Adriatic Sea, the intersection of histories – a Cruise Writer’s Select Historical Voyages –
The Adriatic Sea is one of Europe’s leading resorts, with its azure waters and medieval towns. Splendid and robust cities are located along the coast that have been registered as World Heritage sites. This area has been the setting of numerous historical dramas from Roman times through the Middle Ages to modern times. We will take you on a historical voyage through the Adriatic Sea, the keystone of Europe.
Text and composition: Kanamaru Tomoyoshi (Voyage Writer) A voyage writer who has cruised not only throughout Japan but also to the five continents of the world. He writes for “Cruise Ship Collection,” which introduces cruise ships from around the world, and contributes serial articles and cruise reports to the Japanese magazine “Cruise.”
Korcula Island, where Marco Polo was born
Split and Dubrovnik are the major port cities that represent Croatia. Floating halfway between the two is the island of Korcula. On this islet stands a tower said to be the birthplace of Marco Polo (c. 1254-1324). Although he is said to have been born in Venice, Korcula was under the rule of the Republic of Venice at the time, and some believe that he was actually born here. Today, the Adriatic coast is home to a variety of countries, and it has been a popular cruise trip destination.
The Palace of the Roman Emperor who Persecuted Christianity
The 3rd century was known as the era of the military emperors, and the Roman Empire was divided and in turmoil. Diocletian (244-311) was the person who rose from a soldier to become emperor and brought the situation under control. He persecuted Christians and carried out various reforms to rebuild the empire, but his health failed and he retired in 305. In the 7th century, inhabitants of neighboring cities fled invasions and settled in the palace, and the town of Split developed around it. The emperor probably had no idea that the palace would become a Christian institution.
A City-State declined by earthquake
The Republic of Venice claimed hegemony over the Adriatic Sea. Its powerful rival was the Republic of Ragusa, later Dubrovnik, also a maritime city-state. In 1317, the third oldest pharmacy in the world, which is still in operation today, was opened, followed by an old people’s home, an isolation ward, and an orphanage. 1418 saw the abolition of the slave trade and enormous wealth was accumulated through maritime trade. However, the city’s prosperity was snatched away in a day: a major earthquake in 1667 killed more than 5,000 citizens and destroyed most of the public buildings. Ragusa’s decline came to an end in 1808, when Napoleon took over the city.
Why Dubrovnik became an “enclave” of Croatia
The Republic of Ragusa (Dubrovnik) remained independent by joining forces with the Ottoman Empire who was expanding into the Balkans. In 1718, a treaty was signed between the Ottoman Empire and the Republic of Venice and the Austrian Empire. A buffer zone, the Neum, was established between Venice and Ragusa to prevent a recurrence of conflict between the two countries. Later, Neum became the territory of Bosnia and Herzegovina, which is part of the Yugoslav Federation, and was incorporated into Yugoslavia after the dissolution of Yugoslav Federation in 1991. Dubrovnik was divided from the mainland by Neum, where the majority of the inhabitants are Croats, and became an enclave.
Trieste, a Vienna-ish port town in Italy
In 1382, the citizens of the autonomous city of Trieste turned to the Duke of Austria for protection against the Venetian threat and were granted autonomy by being added to his domain. 1719 saw the city become a free port and enjoy prosperity as a trading port and shipbuilding center of the Austrian Empire. As a result, Viennese-style architecture and coffee houses still line the streets of the city today. When the Austro-Hungarian Empire collapsed during World War I, Trieste “rejoined” Italy in 1920 after 540 years. However, Trieste’s rarity as a landlocked Austrian trading port was lost, and the city was instead transformed into a stage for international conflicts.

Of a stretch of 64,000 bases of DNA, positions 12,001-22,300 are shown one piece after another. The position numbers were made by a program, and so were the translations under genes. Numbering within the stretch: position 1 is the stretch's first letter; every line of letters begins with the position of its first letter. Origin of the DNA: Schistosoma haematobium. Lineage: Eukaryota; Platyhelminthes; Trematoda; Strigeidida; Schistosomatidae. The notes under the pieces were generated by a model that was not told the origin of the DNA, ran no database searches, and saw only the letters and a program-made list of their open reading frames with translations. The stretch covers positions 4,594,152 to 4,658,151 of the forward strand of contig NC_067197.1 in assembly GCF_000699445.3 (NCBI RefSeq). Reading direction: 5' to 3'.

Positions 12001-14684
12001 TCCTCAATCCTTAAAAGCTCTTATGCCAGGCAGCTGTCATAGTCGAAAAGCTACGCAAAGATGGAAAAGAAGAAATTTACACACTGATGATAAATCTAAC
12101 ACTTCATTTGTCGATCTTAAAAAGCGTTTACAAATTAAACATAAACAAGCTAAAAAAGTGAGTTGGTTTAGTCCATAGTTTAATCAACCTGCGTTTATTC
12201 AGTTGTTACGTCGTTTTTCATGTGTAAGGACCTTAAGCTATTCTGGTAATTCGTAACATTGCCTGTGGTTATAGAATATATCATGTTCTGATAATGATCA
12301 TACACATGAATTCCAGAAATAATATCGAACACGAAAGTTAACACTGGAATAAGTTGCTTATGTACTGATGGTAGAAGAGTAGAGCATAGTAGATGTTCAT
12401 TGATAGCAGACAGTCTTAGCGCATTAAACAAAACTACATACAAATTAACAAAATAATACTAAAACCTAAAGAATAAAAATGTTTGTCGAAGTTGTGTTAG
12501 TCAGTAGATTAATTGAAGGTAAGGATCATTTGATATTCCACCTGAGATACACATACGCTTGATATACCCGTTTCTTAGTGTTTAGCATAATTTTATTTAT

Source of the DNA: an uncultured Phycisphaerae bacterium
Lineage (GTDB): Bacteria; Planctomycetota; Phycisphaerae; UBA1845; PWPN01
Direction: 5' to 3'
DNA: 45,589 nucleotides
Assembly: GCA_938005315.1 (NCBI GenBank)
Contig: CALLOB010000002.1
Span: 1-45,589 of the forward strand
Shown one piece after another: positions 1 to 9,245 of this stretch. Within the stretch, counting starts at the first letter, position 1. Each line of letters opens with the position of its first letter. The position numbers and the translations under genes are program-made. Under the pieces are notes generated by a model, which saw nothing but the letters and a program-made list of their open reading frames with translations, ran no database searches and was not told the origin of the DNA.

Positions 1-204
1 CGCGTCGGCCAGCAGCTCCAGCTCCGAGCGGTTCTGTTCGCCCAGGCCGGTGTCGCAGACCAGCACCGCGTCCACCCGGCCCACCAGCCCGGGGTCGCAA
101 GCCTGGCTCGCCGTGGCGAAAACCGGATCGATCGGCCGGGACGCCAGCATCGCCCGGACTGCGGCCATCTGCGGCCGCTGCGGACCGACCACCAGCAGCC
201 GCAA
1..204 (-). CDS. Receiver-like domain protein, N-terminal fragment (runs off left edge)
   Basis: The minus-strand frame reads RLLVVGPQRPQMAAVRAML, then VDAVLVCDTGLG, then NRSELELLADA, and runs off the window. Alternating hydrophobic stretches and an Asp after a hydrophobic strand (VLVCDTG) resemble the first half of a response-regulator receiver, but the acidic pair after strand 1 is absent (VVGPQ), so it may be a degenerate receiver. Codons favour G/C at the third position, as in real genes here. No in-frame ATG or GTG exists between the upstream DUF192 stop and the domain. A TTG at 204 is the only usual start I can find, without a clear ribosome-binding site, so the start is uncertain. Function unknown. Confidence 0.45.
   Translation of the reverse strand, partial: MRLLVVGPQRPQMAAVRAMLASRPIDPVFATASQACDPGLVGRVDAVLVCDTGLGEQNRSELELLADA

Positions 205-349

The Iron Curtain
“From Stettin in the Baltic, to Trieste in the Adriatic, an iron curtain has descended across the continent.” As former British Prime Minister Churchill said in his speech, Trieste became the front line of the Cold War. After World War II, a dispute arose between Italy and Yugoslavia over its ownership, and in 1947 the Trieste Free Area was established, consisting of the Anglo-American-controlled Area A and the Yugoslav-controlled Area B (further divided north and south by Slovenia and Croatia). Trieste dissapeared in 1954 with Area A belonging to Italy and Area B to Yugoslavia. With the dissolution of Yugoslavia, the northern part of former District B, including the port of Koper, belonged to independent Slovenia, which gained an outlet to the sea.
An European country closed to the rest of the world
Albania became a communist state after World War II. It was initially strongly influenced by the Soviet Union, but in the 1960s, it confronted the Soviet Union and moved closer to China, and since the 1970s, it has maintained an isolationist policy, keeping its distance from other Eastern European countries. However, when China moved closer to the West, Albania criticized it. The country became increasingly armed, building more than 500,000 tochkas (reinforced concrete defensive positions) throughout the country, but by the 1980s it had fallen into the “poorest country in Europe” because of its isolation from both the East and the West. Anti-government protests broke out across the country, and Albania turned to an open-door policy, resulting in the birth of a non-communist government in 1992. A cruise in The Adriatic will give you a glimpse of the Balkan Peninsula’s complex historical trails.
PHOTO：PEACEBOAT, Kajiura Takashi, Nakasuji Kota, Walter Bibikow, shutterstock.com